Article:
2008-2012 Recession S&P Data
What will the digital dollar be backed by?
Presently, the concept of the U.S. digital dollar would essentially have all the value and backing, or lack thereof depending who you ask, of the present physical fiat dollar.
Our U.S. dollars are known to be backed by the "full faith and credit" of the U.S. government. Again, depending on what ideological circles you ask, this statement may fill a person with either a sense of security and ease or, on the other hand, intense doubt and cynicism. The latter may be more likely and justified.
The U.S. dollar has not been backed by a tangible asset or commodity since 1971, when the Nixon administration took the U.S. dollar off the gold standard. As you can see from the charts above, the value of the U.S. dollar has not kept pace with the value of precious metals and increased acceleration of inflation after the 1971 departure from the gold standard.
How a CBDC Differs from Existing Means of Exchange
Will CBDC replace cryptocurrency?
There have been many attempts to compare the cbdc to crypto-currency, more specifically Bitcoin. From a basic snapshot, yes, they are both appear to be digital currencies. But, more importantly, from purely functional standpoint, they could not be more different.
At its foundation, bitcoin is highly de-centralized, relies on block-chain technology, is backed by labor in the form of mining, and is more of a ‘store of value’ than a broadly adopted means of exchange.
The U.S. digital dollar, as it is presently being proposed, is a highly centralized, ‘faith-backed’ fiat currency that would be used primarily and broadly for the purpose of exchange. The digital dollar would be a cryptographic representation of the present fiat currency.
Hence, present cryptocurrencies such as Bitcoin, Ethereum, Cardano etc, and central bank digital currencies are not and should not be thought of as the same or used interchangeably.
Bringing the USD into the digital exchange marketplace does not add any innate or intrinsic value to the currency. Again, the government-issued currency, paper or digital, is not backed by anything but the government and central bank that is issuing it. Most modern G7 nation currencies are fiat in nature.
This policy of fiat-based currencies has not led to more stability, but more volatility and devaluation over time. This is, again, in large part due to the ability of central banks to print and create money from essentially ‘nothing’. The establishment of a digital currency changes none of this.
On the contrary, precious metals such as gold and silver have continued to appreciate over time despite the best efforts of markets and governments to manipulate their value.
As we mentioned early, the BRICS nations will be deploying their own currency on a mass scale in the coming years. It has been stated many times by these nations that this ‘basket of currencies would be backed by gold. This new currency poses major challenges to the U.S. dollar as the reserve currency as well as the former necessity of other nations hold dollars or ‘petrol-dollars’ in order but oil on the international markets.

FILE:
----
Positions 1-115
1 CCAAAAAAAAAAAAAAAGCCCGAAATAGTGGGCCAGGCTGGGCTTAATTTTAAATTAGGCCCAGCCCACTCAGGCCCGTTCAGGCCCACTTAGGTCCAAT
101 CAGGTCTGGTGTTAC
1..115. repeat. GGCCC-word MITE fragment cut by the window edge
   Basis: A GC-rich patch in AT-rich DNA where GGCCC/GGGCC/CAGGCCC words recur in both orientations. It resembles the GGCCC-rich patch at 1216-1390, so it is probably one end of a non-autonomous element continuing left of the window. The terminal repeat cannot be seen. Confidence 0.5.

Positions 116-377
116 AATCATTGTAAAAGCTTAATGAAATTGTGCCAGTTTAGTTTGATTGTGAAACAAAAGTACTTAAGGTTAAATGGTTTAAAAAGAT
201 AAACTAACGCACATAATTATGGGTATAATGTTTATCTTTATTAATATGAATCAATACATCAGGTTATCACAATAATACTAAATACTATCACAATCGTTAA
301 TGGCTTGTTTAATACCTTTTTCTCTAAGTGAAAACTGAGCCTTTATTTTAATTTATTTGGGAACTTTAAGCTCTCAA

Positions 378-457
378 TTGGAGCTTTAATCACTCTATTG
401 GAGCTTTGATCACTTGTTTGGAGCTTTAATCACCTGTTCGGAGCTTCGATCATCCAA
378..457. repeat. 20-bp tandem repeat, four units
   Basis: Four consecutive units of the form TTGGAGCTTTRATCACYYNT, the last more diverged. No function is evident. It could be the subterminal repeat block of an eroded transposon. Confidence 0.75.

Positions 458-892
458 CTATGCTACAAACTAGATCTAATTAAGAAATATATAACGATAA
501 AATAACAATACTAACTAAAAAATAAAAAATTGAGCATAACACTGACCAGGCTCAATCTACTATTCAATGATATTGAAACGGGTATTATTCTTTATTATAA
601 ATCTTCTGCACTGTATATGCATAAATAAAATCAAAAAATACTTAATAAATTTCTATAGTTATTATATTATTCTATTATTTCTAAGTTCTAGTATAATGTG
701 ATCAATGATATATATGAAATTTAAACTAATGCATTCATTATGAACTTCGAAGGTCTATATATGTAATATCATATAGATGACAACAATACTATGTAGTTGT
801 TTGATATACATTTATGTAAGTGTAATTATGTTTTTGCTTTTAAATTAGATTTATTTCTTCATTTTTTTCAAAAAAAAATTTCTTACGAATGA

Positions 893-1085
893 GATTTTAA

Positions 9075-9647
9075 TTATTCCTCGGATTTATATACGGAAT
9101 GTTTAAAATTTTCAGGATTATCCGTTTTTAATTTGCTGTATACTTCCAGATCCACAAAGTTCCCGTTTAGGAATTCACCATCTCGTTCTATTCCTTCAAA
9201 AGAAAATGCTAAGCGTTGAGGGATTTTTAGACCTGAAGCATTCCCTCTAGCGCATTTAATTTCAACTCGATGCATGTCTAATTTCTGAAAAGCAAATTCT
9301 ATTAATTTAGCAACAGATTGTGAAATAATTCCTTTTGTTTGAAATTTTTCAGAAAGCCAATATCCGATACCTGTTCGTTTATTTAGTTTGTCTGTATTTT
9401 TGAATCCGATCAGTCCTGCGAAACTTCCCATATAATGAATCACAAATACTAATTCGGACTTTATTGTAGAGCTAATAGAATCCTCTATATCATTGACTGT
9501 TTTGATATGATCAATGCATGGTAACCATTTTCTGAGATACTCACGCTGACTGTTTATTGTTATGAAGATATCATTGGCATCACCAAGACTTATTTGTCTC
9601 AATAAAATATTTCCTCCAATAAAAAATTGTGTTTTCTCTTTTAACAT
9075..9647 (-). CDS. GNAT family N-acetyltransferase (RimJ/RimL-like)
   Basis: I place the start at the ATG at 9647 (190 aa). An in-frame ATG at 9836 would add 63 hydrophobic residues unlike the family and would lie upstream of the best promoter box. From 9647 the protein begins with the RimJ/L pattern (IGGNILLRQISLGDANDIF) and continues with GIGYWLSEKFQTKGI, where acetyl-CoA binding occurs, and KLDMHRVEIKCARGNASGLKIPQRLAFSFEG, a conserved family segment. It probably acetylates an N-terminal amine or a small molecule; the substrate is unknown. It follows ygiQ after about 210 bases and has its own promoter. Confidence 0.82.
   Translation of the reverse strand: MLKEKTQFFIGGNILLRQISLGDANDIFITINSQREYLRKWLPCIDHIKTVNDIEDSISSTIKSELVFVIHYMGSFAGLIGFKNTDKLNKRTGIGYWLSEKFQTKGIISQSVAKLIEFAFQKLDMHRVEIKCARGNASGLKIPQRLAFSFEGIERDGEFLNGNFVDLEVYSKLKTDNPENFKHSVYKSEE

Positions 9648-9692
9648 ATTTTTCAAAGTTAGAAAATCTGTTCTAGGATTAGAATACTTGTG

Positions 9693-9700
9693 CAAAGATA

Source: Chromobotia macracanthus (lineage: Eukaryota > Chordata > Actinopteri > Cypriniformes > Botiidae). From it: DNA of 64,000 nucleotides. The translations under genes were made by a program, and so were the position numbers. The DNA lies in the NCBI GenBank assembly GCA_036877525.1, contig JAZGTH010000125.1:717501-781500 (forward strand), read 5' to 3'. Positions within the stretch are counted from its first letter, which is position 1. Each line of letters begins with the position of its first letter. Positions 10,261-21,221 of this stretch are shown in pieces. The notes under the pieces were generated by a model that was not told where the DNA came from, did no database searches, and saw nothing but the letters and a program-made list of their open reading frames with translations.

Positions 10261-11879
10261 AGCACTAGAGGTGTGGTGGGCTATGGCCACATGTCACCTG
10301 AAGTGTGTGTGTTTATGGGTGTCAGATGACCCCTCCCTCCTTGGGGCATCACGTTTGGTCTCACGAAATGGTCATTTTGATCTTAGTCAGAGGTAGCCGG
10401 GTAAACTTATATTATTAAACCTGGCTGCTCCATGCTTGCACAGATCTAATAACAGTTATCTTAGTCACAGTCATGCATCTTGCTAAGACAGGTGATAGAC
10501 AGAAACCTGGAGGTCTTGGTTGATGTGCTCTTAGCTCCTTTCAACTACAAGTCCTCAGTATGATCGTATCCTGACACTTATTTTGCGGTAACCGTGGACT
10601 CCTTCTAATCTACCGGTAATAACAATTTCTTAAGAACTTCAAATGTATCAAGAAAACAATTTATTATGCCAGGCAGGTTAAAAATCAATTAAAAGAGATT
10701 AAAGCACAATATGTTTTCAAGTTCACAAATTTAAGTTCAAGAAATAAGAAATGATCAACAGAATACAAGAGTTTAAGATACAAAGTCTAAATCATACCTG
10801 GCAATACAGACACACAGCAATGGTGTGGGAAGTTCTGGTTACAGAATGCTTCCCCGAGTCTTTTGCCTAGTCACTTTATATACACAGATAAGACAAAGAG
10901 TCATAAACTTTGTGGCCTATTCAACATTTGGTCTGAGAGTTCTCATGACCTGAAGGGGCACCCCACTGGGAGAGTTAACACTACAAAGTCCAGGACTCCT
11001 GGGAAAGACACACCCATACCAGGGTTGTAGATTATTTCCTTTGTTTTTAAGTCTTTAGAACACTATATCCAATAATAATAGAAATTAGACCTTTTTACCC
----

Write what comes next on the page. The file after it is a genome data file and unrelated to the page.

With these considerations in mind, the United State's concern over the Digital Dollar should be small when compared to the prospect of a new world currency backed by the value of gold and other precious metals in contrast to the 'faith-based' American fiat dollar. We will be covering the BRICS currency and its gold-backed nature in future articles.
How Will a U.S. Digital Dollar Affect American's Lives?
As discussed previously, the U.S. government's launch of a digital dollar will likely do very little to increase the purchasing power of the American currency. Will a central bank digital dollar provide some convenience for cross-border and international transactions? Certainly.
But with convenience comes trade-offs. The federal government will have greater control and access to your money and trackability of your purchases. In terms of privacy, this new method of transacting will erode such privacy.
This greater control of the currency by federal bodies could to even more manipulation of the money supply. This concern has become all the more evident in recent years as inflation reached historic highs when once the many bureaucrats in charge stated inflation was transitory. With the present recession that Americans are experiencing, these same bureaucrats are attempting to redefine what a recession is or are in complete denial that it is occurring.
This begs the question, do we really want to place more control of our currency in the hands of these same parties? I am sure, judging from the tone of this writer, you can guess what my answer would be. To take more control of your wealth to hedge against the cycles of inflation as well as present and imminent recessions, learn more by attending a free gold and silver conference by clicking the button below.
Author, lifelong investor, and creator of PreciousMetalsInvestmentPortfolio.com